A vast majority of human beings generally prefer a risk-free life. It is good to get an assurance of things to come. We like an assured income, well laid out plans, warnings and predictable days. However, when we look back and introspect our evolutionary journey , we realise that perhaps what brought us this far was not our penchant for predictability but our instinct for risk-taking. The very survival of mankind as a species depended on its ability to take risks and explore the unknown. There was no scope for any safe play or assured lunch. Either you fight or perish. Either you experiment or die. It was also a time when risk was shared almost equally. When the hunter-gatherer society moved to agriculture and later to an industrial society and a technological one , the nature of risk also underwent rapid changes. We started eliminating certain type of risks from our lives and replaced them with new ones. One mark of affluence was how predictable are basic comforts in your life. For most of the rich world, a lot of such comforts are assured now. On the other hand, for the substantial number of poor, daily life itself remain tied to all kinds of risks. There are millions for whom the next meal itself is unpredictable.
The modern man is caught between these two pulls. On the one hand, he has his evolutionary impulses which guide him towards novelty and adventure. On the other hand, he is also pulled to the comfort of a risk-free life . Our task is to balance both. Because, though it is a good idea to eliminate certain types of insecurities in life such as that of food, shelter etc the idea of an ultimate predictability and zero risk in life is an illusion. Life on this planet with all its vibrancy can be sustained only if there are sufficient number of people who are ready to embrace risks and bet on unpredictability. It is they who unleash creativity and entrepreneurial spirit of mankind to keep life dynamic.
The modern-day conditioning against risk has made so many people choose a life of security. Nassim Nicholas Taleb, perhaps one person who has enlightened us most about risk in this era tells, “ The three most harmful addictions are heroin, carbohydrates and a monthly salary .” How does this operate? We prefer less to follow our instincts and more a predictable way. We feel that security is the most valuable thing in life. A secure career is the ultimate dream and we train our young generation to chase security at any cost. In the earlier days, if all knowledge was tied to application in daily life or for survival, elimination of many risks have given us the freedom to manufacture knowledge which is not necessarily related to immediate survival. You can argue, debate and failure does not carry a prize. The reason why a section of the population could indulge in the luxury of such academic and philosophical pursuits which carry no risk is that somewhere, somebody is paying the bill for all these by their daily encounter with risks .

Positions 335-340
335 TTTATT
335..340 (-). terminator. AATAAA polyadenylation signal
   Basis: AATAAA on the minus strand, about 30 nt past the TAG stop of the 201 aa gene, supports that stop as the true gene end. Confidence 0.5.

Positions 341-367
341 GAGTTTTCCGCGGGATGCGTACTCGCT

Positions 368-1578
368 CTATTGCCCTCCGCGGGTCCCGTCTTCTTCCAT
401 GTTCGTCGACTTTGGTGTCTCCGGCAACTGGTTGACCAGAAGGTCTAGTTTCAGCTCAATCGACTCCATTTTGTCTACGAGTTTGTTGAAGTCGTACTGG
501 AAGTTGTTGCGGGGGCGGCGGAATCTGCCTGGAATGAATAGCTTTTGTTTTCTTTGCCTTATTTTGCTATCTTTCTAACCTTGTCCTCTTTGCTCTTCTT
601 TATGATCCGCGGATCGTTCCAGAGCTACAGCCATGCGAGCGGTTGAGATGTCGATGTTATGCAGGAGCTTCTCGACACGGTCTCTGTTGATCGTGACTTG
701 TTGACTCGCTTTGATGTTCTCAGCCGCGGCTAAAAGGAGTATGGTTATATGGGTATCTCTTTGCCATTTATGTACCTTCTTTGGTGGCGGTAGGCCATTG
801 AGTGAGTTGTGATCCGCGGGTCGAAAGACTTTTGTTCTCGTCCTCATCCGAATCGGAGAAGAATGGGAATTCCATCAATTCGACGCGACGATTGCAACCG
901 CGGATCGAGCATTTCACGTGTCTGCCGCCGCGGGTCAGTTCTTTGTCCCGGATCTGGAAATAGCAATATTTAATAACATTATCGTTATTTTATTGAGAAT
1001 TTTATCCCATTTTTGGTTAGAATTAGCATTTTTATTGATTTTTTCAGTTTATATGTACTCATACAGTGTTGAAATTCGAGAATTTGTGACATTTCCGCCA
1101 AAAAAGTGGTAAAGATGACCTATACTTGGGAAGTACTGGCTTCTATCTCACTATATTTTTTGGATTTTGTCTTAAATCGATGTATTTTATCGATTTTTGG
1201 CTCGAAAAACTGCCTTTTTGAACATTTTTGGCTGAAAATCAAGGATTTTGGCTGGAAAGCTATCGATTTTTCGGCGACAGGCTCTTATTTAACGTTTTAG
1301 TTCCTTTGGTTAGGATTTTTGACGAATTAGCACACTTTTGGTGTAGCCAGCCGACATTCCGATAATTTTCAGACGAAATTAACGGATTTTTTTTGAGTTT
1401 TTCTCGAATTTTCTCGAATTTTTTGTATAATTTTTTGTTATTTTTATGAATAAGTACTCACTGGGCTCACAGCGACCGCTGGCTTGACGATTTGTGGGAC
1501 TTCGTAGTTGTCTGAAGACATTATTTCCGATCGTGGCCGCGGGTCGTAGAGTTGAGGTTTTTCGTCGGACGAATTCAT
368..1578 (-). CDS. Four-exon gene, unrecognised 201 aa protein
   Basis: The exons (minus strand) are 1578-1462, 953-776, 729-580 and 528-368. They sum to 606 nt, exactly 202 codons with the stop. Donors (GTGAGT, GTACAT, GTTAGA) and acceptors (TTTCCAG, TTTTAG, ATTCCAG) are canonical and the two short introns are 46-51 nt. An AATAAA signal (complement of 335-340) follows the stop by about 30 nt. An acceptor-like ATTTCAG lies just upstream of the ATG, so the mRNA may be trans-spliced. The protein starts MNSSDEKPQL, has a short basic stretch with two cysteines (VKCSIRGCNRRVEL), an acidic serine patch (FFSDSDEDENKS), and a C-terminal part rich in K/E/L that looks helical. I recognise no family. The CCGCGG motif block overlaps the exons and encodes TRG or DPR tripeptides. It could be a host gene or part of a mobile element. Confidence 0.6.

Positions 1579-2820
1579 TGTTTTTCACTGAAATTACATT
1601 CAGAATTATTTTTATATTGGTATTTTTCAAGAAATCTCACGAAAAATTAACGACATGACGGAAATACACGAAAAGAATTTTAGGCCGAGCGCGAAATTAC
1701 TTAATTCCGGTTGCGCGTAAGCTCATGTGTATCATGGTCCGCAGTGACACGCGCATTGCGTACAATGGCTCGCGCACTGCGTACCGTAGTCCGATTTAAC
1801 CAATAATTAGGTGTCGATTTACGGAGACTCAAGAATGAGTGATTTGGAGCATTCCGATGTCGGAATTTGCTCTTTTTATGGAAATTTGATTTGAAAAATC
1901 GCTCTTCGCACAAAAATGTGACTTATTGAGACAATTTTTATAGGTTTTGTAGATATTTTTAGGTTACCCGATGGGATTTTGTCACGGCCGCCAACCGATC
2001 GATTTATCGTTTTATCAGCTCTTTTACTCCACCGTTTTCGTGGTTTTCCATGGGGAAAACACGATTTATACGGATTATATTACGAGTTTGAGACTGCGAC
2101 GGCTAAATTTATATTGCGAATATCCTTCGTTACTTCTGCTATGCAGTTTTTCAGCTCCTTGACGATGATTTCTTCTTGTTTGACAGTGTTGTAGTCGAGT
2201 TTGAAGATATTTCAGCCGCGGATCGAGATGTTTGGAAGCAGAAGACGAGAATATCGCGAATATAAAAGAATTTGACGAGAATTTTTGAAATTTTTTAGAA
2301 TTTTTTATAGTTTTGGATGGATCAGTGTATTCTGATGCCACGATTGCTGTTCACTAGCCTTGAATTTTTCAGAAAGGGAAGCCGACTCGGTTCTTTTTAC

This being the case, we need to further examine the relationship between life and risk . We must promote a life which welcomes risks and surprises . Often what happens is that the risk-takers are underappreciated and unknown. While our curriculum gives ample space to preachers of all kind, we pay comparatively less attention to actual practitioners of various craft. We learn far more about poets than about entrepreneurs or innovators. In such a scenario , how do we expect our children to be motivated to become entrepreneurs? One of the greatest skill which our children need to pick up is to be prepared for surprises and failures in life. Looking back, many of us will realise that a majority of the risks we feared were no risk at all and it was only our addiction to security and fear of failure which prevented us from embracing many such opportunities in the past. In modern times , when we try to eliminate risks, we are also forsaking the opportunity to face real failures which in turn help us to learn new things. Nietzsche once told that a man needs two things, danger and play. The most thrilling moments in life are often created by people who opt for this mix of danger and play. Every comfort we enjoy, every innovative product we hold in our hands, ultimately owe its existence to someone who took a risk while following his/her passions.
Life need not be just a frantic search for security and repetitions but can be an exciting journey of surprises. When we try to live so carefully, we are missing life itself. At every turn of our life, there is something like a calculated risk from which we should never run away. We need to remind ourselves that a life of no risk is no life at all. Finally, when we reach the end of our lives, we will realise so painfully that the biggest risk in life was not to have taken any risk at all. Of course, security can make us sleep but life is not only meant for sleep but to be awake and to wonder.